The croque monsieur is said to have originated in Paris in the early 1900s after a brave café proprietor replaced the customary baguette with sliced white bread for the lunch menu. It’s essentially a ham and cheese sandwich but with a very Gallic twist that involves frying the humble bread in generous quantities of butter. Here, Bentley’s has taken the snack to another dimension with oysters bathed in a mustard and Tabasco sauce.
What You’ll Need:
- 4 slices white bread
- 200 g (1¾ sticks) butter
- 8 oysters (shucked, juices reserved)
For the mustard and Tabasco sauce:
- 100 g (½ cup) butter
- 100 g (¾ cup) flour
- 500 ml (2 cups) milk
- 1 tbsp English mustard
- 12 drops green Tabasco
- salt and pepper, to season
What To Do:
Prepare the sauce:
- Melt the butter in a medium pan, add the flour and cook for about 5 minutes, whisking vigorously, until a paste forms.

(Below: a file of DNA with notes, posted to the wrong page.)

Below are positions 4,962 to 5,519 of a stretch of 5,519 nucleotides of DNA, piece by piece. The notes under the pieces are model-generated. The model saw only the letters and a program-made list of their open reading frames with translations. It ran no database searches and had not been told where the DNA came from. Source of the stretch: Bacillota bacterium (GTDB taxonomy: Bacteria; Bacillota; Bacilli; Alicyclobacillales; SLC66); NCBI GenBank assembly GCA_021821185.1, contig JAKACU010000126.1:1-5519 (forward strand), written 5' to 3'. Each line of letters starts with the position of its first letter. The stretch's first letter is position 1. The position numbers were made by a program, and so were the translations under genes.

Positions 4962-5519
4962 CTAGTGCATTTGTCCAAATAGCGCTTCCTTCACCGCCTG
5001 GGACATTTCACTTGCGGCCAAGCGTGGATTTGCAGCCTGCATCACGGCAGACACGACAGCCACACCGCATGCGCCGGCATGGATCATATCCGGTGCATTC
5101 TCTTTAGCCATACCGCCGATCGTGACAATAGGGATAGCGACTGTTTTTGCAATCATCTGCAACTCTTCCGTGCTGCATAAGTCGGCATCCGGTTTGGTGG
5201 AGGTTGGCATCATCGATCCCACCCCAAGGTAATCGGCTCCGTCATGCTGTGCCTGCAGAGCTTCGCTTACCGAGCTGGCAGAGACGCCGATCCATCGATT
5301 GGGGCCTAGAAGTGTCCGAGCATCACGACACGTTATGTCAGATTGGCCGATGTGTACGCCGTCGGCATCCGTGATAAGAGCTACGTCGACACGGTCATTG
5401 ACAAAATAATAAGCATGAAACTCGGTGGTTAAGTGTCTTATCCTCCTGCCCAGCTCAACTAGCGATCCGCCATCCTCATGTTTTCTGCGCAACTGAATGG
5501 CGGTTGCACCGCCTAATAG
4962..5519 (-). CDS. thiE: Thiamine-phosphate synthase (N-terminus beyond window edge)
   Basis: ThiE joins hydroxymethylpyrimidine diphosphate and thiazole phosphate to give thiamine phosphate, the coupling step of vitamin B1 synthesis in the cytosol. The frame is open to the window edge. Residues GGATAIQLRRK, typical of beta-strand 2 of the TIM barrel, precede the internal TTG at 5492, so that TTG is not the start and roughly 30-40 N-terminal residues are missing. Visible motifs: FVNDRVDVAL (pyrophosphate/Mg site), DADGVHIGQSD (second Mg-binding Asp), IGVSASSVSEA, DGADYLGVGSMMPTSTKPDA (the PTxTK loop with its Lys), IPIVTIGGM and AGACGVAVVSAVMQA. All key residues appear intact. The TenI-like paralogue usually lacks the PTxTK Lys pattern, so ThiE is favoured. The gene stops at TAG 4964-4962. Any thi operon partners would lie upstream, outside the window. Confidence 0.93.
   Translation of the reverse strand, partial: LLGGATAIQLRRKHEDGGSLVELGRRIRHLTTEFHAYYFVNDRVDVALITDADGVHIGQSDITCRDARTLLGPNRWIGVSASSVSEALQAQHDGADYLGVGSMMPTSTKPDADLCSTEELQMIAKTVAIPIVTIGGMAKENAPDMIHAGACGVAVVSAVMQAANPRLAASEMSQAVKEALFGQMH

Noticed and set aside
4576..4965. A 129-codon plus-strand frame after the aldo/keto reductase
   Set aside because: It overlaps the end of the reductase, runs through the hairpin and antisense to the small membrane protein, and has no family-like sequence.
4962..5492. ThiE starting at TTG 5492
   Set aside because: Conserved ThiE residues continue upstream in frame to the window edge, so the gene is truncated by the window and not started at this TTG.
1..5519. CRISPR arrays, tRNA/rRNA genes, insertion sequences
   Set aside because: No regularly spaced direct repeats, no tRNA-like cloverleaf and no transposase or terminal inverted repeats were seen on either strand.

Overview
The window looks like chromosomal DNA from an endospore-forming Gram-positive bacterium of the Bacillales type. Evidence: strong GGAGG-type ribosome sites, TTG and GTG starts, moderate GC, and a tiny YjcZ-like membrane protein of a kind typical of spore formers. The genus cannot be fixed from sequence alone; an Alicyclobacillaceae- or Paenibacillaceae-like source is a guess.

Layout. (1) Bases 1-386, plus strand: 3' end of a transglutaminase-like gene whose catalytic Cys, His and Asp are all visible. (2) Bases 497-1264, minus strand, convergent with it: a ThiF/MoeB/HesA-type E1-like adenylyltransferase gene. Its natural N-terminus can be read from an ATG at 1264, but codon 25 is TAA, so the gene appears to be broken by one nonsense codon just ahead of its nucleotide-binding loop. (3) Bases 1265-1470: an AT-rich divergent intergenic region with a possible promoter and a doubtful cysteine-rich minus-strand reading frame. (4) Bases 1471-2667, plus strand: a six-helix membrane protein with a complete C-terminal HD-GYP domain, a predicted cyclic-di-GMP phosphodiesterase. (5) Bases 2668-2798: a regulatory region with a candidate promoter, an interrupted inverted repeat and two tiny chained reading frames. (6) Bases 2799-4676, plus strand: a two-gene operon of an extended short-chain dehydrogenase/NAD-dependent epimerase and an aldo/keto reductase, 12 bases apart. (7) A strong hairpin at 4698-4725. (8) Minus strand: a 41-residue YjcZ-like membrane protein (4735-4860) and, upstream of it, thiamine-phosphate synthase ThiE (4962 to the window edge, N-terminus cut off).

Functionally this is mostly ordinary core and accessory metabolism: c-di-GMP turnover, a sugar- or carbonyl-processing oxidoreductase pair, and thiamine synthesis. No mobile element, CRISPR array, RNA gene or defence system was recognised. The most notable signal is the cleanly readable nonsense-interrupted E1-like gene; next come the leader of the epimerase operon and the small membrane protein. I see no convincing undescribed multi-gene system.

- Pour in the milk and continue whisking until the sauce simmers and no taste of flour remains.
- Add the mustard, Tabasco and oyster juice. Season lightly with salt and pepper and set aside to cool.
- Butter the bread with half of the butter. Spread a thin layer of cooled sauce on two slices of bread. Place 4 oysters on each of these slices, on top of the sauce, and place the other slices of bread on top (butter-side down), forming a sandwich.
- Cut into quarters and pan fry in the remaining butter until the sandwiches turn golden on both sides.
These recipes feature in London: The Cookbook by Cara Frost-Sharratt, published by Frances Lincoln, an imprint of The Quarto Group.